Adam Driver in Interview: Character & Story First in Episode VII


In an interview with Esquire, Adam Driver (Kylo Ren) talked about his life, his career, and being an actor. And, of course, Star Wars: The Force Awakens.

Well, sort of. At least as much as JJ Abrams’s mystery box allowed him to talk about what will undoubtedly be the biggest film of 2015.

Fortunately, when it comes to interviews with Star Wars stars, there’s almost always something intriguing to be found. This one was no different.

Image via

He did start with a few rote responses.

"He can’t say much about Star Wars. “If I tell you any of the story I’ll be shot,” he says. So instead, he offers clichés, like, “Everyone on set is so good at their job,” and, “It was an organic process.” And he knows how corny it sounds. He apologises along the way. Here’s another: “You get these moments where you realise – wow, you’re part of Star Wars, you can’t fuck up!”"

A fresher detail came later in a new description of what it was like to work with director JJ Abrams, a description which reminds us that Star Wars is being guided in the right direction (the direction George Lucas pioneered in the first six films).

"What he can reveal is the new Star Wars didn’t feel like a blockbuster as they were making it. The experience was not unlike an indie movie, just with bigger budgets. “With JJ, it’s all about character and story, not special effects,” he says. “And we still talk about character now. Whenever I’ve worked with great directors, it’s always that way. You’re constantly finding it. Things evolve and change even as you’re filming.”"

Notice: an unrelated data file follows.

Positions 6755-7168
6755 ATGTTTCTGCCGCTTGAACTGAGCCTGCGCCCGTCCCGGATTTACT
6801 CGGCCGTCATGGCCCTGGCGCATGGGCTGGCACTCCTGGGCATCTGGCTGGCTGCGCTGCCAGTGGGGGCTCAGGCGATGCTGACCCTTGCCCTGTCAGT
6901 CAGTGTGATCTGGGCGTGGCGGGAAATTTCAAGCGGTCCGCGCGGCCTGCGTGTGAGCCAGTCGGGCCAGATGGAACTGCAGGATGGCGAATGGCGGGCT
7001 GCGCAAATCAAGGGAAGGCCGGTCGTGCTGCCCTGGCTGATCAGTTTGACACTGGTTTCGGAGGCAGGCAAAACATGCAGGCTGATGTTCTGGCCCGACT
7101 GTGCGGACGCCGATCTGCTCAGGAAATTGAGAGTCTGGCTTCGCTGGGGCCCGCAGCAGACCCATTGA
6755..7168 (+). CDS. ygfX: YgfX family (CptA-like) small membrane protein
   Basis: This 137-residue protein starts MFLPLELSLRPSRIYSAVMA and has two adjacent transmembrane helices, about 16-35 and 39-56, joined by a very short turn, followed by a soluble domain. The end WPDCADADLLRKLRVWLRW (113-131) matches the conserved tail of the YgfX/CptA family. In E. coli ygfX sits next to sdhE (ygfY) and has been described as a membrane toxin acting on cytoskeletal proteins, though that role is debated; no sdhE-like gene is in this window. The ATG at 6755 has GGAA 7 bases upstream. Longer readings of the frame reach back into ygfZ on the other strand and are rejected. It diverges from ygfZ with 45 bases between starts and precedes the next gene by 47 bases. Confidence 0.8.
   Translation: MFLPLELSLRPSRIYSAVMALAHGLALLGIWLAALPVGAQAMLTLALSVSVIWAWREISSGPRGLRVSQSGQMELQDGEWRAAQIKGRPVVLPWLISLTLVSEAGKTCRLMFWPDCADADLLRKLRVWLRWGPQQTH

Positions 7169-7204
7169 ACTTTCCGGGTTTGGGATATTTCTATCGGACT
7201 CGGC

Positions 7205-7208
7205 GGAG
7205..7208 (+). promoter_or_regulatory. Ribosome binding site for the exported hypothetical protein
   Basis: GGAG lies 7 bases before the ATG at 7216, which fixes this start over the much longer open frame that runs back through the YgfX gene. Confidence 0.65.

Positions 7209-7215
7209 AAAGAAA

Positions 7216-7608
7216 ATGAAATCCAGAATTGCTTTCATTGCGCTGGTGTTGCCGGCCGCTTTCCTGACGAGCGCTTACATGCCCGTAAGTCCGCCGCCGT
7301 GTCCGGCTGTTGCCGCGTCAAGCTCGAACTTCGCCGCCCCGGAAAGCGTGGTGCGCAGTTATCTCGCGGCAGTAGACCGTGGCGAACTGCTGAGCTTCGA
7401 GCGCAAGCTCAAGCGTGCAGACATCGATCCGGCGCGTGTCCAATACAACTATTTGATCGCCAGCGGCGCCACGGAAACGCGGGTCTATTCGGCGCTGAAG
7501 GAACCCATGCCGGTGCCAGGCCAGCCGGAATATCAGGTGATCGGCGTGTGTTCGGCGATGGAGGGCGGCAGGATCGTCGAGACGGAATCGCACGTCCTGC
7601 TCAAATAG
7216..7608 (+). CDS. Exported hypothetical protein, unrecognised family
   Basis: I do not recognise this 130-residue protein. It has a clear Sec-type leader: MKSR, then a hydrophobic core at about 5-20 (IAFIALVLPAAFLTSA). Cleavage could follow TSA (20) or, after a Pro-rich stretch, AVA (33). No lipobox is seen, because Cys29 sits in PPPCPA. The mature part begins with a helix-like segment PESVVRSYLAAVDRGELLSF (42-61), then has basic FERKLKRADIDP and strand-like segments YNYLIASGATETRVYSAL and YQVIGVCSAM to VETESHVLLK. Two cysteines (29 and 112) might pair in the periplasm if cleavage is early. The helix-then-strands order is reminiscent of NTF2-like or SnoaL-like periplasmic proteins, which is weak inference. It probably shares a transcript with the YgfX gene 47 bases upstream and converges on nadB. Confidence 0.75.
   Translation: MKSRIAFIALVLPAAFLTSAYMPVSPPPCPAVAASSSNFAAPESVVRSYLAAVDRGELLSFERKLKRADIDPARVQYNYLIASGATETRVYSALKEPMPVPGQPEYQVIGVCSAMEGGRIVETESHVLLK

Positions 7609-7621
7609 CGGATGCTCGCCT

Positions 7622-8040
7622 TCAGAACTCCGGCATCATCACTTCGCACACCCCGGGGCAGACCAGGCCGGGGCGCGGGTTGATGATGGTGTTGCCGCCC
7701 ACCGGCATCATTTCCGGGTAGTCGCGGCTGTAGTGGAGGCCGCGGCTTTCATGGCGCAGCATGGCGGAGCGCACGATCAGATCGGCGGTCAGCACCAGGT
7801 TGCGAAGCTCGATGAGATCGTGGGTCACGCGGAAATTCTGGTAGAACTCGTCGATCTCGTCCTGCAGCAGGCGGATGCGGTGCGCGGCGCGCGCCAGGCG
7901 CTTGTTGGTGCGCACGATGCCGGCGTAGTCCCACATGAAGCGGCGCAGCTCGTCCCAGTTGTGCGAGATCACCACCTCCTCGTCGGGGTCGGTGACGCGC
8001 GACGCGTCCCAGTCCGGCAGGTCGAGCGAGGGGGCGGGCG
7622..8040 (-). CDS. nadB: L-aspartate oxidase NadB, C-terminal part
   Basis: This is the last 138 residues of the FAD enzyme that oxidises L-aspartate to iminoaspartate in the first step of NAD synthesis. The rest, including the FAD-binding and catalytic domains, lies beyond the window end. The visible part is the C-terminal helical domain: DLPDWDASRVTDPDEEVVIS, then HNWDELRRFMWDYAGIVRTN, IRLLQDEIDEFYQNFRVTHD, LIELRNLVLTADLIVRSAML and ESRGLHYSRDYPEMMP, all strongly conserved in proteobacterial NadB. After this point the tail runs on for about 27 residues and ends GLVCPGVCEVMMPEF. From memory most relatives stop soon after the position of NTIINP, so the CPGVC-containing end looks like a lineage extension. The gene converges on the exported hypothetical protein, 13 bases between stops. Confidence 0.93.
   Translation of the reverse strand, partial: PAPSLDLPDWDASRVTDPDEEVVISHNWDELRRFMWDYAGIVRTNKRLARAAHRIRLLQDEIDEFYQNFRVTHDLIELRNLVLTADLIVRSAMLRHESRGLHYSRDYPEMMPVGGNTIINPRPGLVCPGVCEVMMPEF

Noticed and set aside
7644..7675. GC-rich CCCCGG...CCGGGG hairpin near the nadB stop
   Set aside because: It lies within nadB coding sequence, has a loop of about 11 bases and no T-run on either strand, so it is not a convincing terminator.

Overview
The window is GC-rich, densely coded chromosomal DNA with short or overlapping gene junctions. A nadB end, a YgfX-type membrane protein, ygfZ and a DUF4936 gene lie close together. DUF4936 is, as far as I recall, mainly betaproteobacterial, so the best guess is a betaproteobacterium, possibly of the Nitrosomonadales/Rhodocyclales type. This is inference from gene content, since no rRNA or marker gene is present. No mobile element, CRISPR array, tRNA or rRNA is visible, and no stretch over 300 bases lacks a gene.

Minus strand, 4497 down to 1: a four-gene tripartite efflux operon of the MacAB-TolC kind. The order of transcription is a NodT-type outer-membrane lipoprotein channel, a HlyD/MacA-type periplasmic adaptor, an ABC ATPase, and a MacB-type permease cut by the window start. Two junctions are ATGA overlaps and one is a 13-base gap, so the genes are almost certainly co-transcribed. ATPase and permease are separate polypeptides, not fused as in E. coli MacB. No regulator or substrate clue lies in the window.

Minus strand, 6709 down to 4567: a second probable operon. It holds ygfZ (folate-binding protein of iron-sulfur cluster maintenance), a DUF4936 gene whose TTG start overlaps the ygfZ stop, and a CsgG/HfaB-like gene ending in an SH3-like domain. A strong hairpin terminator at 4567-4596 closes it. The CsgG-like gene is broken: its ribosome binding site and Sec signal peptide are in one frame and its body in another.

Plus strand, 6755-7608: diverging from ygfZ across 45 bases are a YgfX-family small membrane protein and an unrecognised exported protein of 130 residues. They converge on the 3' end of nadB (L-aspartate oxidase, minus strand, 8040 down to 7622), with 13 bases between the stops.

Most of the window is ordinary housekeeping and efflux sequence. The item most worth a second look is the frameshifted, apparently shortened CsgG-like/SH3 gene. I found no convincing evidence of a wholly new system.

Star Wars has always been about character and story, even in, what some might consider the CG-heavy, prequel films. No matter how amazing a film’s special effects look, there can’t only be eye candy; there has to be something more substantial beneath it, especially in Star Wars. Because Star Wars is all about being “more substantial.” Its blasters and spaceships and cocky heroes are cool, to be sure, but it is a great and beloved series of films because it is grounded in complex themes and characters, their emotional sagas, and the underlying current of layers like multiple factions and the Force mythos.

More from Dork Side of the Force

I am happy to read yet further proof that Star Wars: The Force Awakens is continuing in this tradition, and that talented and driven (no pun intended) directors like Abrams, and actors like Adam Driver, have worked hard to infuse the film with that special quality by the use of their own special qualities, their skills and vision.

Adam Driver is truly a remarkable person. He is in that rare position of being an actor who was once in the service. To be precise, he was a Marine and only left it because of an injury that made him “unfit” to serve, which in and of itself speaks of great courage and determination. He lives up to his last name by being driven in every aspect of his life, regardless of setbacks, especially in achieving his dream of being an actor. As a result, he has risen to distinction in every project he’s acted in, from Girls to While We’re Young, to the upcoming The Silence by The Wolf of Wall Street‘s director, Martin Scorsese.

Despite his success, Driver refuses to watch himself in a film. This may become problematic, however, as he continues to become the new face of Star Wars villainy with the advent of The Force Awakens.

The Esquire interviewer, Sanjiv Bhattacharya, addressed this dichotomy, and received a colorful answer.

"“Oh yeah,” he says. “I’m already going fucking nuts, looking at people out my window and throwing peanuts at them.”"

And though there’s a lot of pressure, Driver is all confidence… at least jokingly.

"“Yeah, I walked into JJ’s office, I kicked in the fucking door and I said, ‘I got this. Don’t worry. Go ahead and take a vacation!’”"

I think Driver may end up being one of my favorite Star Wars actors ever. How about you?

Next: Has Jamaal Charles Lost a Step?